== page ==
Working Safely Around COVID-19: A guide to preparing your business for any situation

March 26, 2020

The recent COVID-19 (or Coronavirus) outbreak is probably the most pressing topic on everyone’s mind. While most of us are familiar with the guidelines for how we can protect ourselves and our homes, have you given thought to how you can protect your business during this time? Coronavirus is of course the latest global issue, but there are many scenarios from which we need to protect ourselves (such as fire or flooding) and our businesses should be set up to be agile in the face of any unexpected disasters.

The good news is you don’t have to think of every event that could possibly happen. Just follow the simple framework we’ve outlined in this guide to ensure your business keeps running no matter what.


Customer service is always important, and there should never be a disruption in the service levels your clients receive, no matter what the situation. So, how do you give good customer service whilst reducing the risk of catching or passing on Coronavirus?

  • Instead of in-person meetings, adopt professional systems such as Skype, Zoom or GoToMeeting so that you can share your screen or webcam with customers. This will allow you to have personal interaction with your customer, whilst keeping both of you safe.
  • Are there any new regulations or changes you wish to share with customers or team members? Why not host your own webinar, allowing them to learn what’s new without attending in-person training days or conferences?
  • Look into other ways to send documents – do your clients send you information through the post or drop them by your office? Why not encourage them to upload documents directly into a secure client portal? Remember, never send documents over email as it is not secure, if you’re attaching documents do it via a secure client portal.


Many conferences have been cancelled due to Coronavirus (most recently QuickBooks Connect and Google I/O) so instead, why not sign up for online webinars or eBooks which help you learn about the latest news or technology advancements for your industry. SmartVault has its own education centre – but also check your governing body to see how they can help. Why not take notes and present them back to your team (and ask others on your team to do the same) so you’re sharing knowledge.


As part of population distancing strategies, some companies have started to recommend their staff work from home. Of course, working from home can be challenging so here are some tips on how to manage the most common issues:

  • Set up a dedicated room, or if you don’t have the space, a dedicated area for working. This will mean you can dissociate from ‘being at home’ and reduce distractions. For example, try clearing your dressing or dining table from the usual paraphernalia and set up your laptop alongside a mouse, a pot of pens/pencils, a workbook or two and a headset for any video calls.
  • Set yourself a time to be working – if you usually work 9-5, keep that going. But remember to take regular breaks as you would in the office.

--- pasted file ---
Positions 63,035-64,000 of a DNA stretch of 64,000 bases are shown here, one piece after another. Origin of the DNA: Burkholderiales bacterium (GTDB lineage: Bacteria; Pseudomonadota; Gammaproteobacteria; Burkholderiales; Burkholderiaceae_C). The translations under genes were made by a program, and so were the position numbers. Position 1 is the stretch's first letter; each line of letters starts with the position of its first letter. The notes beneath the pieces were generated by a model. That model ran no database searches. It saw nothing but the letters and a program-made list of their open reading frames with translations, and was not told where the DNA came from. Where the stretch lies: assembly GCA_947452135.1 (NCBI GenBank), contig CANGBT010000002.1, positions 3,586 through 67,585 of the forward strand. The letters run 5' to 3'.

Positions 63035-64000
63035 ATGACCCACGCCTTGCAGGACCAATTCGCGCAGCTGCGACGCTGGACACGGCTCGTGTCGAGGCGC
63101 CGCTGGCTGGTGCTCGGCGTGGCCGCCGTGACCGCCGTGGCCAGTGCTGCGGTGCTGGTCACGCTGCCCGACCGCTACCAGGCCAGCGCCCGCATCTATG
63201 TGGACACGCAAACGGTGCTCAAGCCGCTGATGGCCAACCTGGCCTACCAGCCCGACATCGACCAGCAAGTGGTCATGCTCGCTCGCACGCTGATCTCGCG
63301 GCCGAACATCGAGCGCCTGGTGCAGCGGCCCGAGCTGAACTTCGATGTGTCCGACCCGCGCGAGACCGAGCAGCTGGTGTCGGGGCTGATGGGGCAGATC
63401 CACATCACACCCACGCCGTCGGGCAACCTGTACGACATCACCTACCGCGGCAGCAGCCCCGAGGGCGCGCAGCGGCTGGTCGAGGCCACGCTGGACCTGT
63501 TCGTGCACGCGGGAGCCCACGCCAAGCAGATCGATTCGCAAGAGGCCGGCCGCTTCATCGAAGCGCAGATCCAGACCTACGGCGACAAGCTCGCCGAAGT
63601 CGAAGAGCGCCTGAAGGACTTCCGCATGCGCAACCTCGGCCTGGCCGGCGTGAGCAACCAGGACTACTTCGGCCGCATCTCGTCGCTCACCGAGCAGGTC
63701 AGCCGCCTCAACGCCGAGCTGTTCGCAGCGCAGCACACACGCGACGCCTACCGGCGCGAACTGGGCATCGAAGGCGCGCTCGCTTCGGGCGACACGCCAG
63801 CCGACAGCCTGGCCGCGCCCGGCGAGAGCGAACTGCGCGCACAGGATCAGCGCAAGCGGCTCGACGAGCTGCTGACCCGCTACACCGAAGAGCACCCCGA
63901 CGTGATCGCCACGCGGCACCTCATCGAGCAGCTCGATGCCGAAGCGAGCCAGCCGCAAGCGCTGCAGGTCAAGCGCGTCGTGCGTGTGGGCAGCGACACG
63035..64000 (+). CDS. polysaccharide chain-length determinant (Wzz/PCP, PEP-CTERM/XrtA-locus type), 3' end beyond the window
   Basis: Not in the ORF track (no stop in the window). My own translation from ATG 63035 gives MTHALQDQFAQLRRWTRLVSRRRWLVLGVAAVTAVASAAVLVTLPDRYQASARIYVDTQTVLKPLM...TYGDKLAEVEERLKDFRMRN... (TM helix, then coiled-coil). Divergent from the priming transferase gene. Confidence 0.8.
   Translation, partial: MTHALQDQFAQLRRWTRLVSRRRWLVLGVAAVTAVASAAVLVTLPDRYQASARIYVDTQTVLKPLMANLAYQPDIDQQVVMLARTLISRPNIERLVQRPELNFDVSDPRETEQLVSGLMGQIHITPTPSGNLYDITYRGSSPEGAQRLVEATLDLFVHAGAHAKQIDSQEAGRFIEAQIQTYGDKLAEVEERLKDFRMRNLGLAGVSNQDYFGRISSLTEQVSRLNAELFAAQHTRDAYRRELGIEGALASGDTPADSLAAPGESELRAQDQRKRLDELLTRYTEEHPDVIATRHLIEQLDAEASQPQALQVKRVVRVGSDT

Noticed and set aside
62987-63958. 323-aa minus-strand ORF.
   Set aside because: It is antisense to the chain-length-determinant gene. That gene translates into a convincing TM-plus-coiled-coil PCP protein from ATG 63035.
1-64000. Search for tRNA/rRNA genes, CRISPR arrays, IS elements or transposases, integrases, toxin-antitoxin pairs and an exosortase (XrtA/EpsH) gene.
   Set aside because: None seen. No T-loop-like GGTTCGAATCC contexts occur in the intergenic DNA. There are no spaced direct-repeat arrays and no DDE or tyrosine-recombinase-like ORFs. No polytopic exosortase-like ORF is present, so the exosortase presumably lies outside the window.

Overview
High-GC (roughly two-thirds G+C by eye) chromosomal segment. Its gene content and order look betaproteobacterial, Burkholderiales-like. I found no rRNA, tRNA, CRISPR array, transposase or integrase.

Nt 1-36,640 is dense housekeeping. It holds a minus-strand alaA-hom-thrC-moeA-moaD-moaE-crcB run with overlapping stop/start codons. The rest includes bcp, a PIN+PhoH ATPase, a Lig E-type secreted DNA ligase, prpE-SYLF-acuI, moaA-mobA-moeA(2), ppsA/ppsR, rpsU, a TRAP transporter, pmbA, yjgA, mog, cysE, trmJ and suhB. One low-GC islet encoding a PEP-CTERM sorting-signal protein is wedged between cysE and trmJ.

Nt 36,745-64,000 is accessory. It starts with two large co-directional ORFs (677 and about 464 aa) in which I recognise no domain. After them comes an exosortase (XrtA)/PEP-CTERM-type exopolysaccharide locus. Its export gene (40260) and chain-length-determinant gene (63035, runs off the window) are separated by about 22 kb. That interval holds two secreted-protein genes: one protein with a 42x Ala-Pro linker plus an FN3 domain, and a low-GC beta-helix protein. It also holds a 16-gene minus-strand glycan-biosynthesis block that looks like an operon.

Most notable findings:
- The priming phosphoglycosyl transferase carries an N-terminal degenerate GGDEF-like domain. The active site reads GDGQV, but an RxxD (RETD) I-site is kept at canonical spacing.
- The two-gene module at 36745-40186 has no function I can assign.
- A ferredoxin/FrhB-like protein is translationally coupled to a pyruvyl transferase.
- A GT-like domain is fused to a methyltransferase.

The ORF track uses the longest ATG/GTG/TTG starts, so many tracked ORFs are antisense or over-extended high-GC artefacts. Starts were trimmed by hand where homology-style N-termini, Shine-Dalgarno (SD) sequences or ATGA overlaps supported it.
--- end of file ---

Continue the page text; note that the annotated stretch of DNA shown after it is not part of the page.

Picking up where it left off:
• If you have a lot of distractions at home, such as children or a partner that’s always eager to chat, then communicate to them that you’re working and not to be distracted. Try writing a note and sticking it on the door so they know not to disturb you.


It’s important to continue running your business as effectively as always, so if you do decide to reduce staff movement, it’s essential you put some plans in place and communicate these to all members of staff.

  • Team meetings should still go ahead – if anyone is at home either self-isolating or because you have a working from home policy in place, that doesn’t mean cancelling meetings. You can continue running meetings over Skype or GoToMeeting.
  • Ensure staff have access to documents, working papers, client files, etc. Upload them into the cloud so staff can access if they need to work from home.
  • Ensure staff communication remains open. Use an Instant Messaging tool such as Slack or Flock, to allow staff to message each other when asking questions rather than blocking up Inboxes by sending emails. If you’re a small business, set up a WhatsApp group to open dialogue.
  • Don’t let productivity be stifled, utilise your practise management solution to manage projects, workflow and collaboration. That way you can ensure staff are all working towards the same goal and deadlines are not missed.


1) Move data to the cloud

The best way to enable home-working is to have all your data accessible via a web browser. Many of us will be on cloud-based accounting or tax software already, but will need access to a local network in the office to access payroll or HR data. By moving ALL data to the cloud, we can build an office that can become fully remote when required.

2) Share documents electronically

Implementing a client portal means documents do not need to go in the post (or by unsecure email), and also means you can increase client serviceability by giving them 24/7 access to their files. Online document storage also means any employees can access documents from home, so reduces time needed to be spent in the office.

3) Adopt an e-signature platform

Implementing electronic signatures means we don’t need to print or post signed documents. It also means if a customer wants a copy of a signed document they can log in and get it whenever they want.

We highly recommend that all businesses create a Disaster Recovery Plan to ensure your business doesn’t skip a beat in the wake of an unforeseen event. Download a free DRP checklist from SmartVault today.

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